Active managers are trying to raise their game in other ways, too. They are adapting the way they use data as well as using behavioural finance and psychology to boost performance. In the 1980s, a long lunch might have been a useful way to get the inside track on a company or product, but managers now turn first to the internet or a Bloomberg terminal.
Peter Harrison, head of investment at Schroders, says: “It is very different today compared with 20 or 30 years ago. Then, it was hard to get data. Now, we have too much of it. It is vital to be able to distinguish meaningful and important data from the noise, which is why we are looking at new ways of gathering information and making sense of it.”
Schroders has also employed Shane Sutton, Britain’s head cycling coach, to help some of its top fund managers improve their performance by analysing what they do well and badly. For example, some fund managers have a talent for picking a winning company but might lack the courage or discipline to sell when the performance of a stock turns sour. Mr Sutton uses his expertise as a cycling coach to help fund managers find their strengths and weaknesses.
Other asset managers, such as Man Group, have used technology that systemically analyses a fund manager’s trades to single out the best from the worst. In this way, they hope to help their fund managers repeat their successful trades and avoid their failures.
Mr Bonham Carter feels the industry is entering an exciting period, both for asset managers and savers. Although the industry needs further reform to give consumers even greater choice, increased transparency over fees and the growth of products have gone a long way to give savers more options.
Mr Bonham Carter’s bowler hat, which still hangs on his office coat-stand, is symbolic of a simpler era. The world and the industry may have become more complex, but at least the saver is more empowered to deal with the changing times.
Sidebar: Now we can all become our own financial advisers
More than anything else, the web has empowered individual savers, making it the single most important factor in reshaping the investment industry, writes David Oakley.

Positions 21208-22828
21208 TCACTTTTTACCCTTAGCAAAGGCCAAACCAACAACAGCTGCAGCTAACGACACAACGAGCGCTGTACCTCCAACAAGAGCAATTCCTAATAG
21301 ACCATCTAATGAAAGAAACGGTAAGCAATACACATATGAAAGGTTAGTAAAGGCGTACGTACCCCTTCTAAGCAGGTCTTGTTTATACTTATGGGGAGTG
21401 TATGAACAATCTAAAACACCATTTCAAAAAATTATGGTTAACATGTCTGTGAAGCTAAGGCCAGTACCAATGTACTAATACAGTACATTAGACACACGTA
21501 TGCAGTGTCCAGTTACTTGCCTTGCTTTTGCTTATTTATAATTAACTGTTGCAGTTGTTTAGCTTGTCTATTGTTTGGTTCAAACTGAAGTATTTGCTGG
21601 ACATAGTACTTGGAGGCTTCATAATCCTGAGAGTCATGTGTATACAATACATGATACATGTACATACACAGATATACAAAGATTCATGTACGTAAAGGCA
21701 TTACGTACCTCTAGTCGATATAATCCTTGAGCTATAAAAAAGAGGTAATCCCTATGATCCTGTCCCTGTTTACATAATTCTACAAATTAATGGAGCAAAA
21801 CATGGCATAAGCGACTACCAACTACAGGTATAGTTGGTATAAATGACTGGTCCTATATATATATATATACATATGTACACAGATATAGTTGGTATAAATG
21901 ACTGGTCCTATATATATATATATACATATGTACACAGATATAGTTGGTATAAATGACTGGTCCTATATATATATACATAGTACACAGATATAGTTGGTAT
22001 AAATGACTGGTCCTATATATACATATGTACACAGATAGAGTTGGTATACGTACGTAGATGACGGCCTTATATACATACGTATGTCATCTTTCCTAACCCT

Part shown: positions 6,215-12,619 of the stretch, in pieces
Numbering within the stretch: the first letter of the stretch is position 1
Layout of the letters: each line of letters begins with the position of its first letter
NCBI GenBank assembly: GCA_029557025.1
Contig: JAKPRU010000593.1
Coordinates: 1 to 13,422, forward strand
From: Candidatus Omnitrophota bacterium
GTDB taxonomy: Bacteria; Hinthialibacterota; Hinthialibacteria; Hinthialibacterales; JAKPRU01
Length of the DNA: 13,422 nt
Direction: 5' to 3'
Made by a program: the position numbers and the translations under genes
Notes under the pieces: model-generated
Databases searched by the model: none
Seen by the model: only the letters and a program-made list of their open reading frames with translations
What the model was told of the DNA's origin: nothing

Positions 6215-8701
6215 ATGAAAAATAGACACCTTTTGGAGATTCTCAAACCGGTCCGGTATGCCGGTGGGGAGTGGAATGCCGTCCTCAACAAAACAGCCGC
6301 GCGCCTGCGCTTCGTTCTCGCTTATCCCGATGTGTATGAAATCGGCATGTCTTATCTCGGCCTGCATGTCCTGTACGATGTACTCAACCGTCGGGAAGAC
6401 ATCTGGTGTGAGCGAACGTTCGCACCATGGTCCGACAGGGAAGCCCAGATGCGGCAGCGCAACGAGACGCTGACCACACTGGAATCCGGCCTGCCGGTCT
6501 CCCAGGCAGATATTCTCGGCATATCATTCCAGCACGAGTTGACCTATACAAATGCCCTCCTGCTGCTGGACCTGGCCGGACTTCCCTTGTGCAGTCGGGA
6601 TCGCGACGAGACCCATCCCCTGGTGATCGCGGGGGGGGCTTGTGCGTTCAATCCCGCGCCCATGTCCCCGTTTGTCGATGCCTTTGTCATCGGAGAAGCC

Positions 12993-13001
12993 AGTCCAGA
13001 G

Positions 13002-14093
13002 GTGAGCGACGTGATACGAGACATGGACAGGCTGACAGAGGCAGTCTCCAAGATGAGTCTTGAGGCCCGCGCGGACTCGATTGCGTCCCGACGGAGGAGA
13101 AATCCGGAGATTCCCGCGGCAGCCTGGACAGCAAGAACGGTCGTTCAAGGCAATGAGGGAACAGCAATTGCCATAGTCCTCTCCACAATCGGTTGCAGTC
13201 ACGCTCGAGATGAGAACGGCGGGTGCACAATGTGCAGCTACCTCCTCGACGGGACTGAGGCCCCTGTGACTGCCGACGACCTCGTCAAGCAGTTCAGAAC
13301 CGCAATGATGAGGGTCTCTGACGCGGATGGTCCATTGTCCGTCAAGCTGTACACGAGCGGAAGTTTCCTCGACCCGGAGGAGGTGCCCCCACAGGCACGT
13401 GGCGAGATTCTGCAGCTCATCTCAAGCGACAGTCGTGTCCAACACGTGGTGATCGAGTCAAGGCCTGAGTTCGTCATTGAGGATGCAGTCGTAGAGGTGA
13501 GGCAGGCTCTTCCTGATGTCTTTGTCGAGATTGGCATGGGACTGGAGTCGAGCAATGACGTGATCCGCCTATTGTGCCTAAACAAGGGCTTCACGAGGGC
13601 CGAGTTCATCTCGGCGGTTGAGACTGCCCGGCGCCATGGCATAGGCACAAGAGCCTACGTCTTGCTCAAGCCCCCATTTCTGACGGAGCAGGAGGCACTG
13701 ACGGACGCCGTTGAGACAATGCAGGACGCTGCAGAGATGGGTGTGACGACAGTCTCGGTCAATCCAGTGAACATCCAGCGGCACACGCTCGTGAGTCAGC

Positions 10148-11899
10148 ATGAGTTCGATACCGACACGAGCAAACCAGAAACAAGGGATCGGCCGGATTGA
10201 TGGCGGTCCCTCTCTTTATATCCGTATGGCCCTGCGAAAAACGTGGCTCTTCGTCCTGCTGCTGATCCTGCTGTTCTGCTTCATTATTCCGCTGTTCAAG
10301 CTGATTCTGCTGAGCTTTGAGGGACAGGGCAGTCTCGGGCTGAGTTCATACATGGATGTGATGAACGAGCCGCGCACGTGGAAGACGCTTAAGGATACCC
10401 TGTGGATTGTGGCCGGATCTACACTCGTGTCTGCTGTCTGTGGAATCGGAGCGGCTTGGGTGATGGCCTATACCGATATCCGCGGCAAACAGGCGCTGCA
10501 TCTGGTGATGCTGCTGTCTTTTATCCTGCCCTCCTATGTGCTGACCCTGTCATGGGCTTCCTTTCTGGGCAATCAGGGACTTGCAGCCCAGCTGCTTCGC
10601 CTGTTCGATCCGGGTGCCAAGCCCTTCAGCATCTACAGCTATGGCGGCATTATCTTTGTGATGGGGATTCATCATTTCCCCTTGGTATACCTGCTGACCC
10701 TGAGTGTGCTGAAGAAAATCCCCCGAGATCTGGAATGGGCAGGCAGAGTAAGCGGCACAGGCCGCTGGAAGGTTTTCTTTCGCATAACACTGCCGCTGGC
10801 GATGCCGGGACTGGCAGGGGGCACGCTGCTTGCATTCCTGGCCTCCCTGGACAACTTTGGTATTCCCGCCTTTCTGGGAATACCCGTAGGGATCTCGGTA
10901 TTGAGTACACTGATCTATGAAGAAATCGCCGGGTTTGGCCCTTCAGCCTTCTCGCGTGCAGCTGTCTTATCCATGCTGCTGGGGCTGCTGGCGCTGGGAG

Online investment supermarkets have sprung up, most notably that of Hargreaves Lansdown, which enables people to log on and search for stocks and funds to invest in. It also offers investment guidance.
Other groups such as Fidelity Worldwide Investment have developed consumer-friendly websites, which offer step-by-step guides to a range of investments from ISAs to SIPPs.
Last week, Fidelity also launched a full retirement service for individuals, advisers and employers in response to changes in pension rules that no longer force people to buy an annuity.
Individuals can gain access to the retirement service on the web or over the telephone. It provides guidance on how to build a retirement income plan, how to budget and manage expenses and income needs.
James Burton, UK managing director at Fidelity, says: “The ageing population is the biggest trend in the industrialised world and people need help to decide what to do with their savings.”
Although the web, investment supermarkets and initiatives such as Fidelity’s retirement service offer consumers more choice, critics say customers can still be left confused over how to invest.
For example, online platforms offer so many different types of share class, rebates and tiered and stepped fee structures that it can make it difficult for customers to work out what they are paying for.
In theory, choosing investments should be as easy as going to the grocery store to buy a loaf of bread, with goods clearly labelled and prices on display with no hidden charges. Unfortunately, say some financial practitioners, it isn’t, and therefore more reforms are needed to make investing easier and more accessible.
David Oakley is the FT’s Investment Correspondent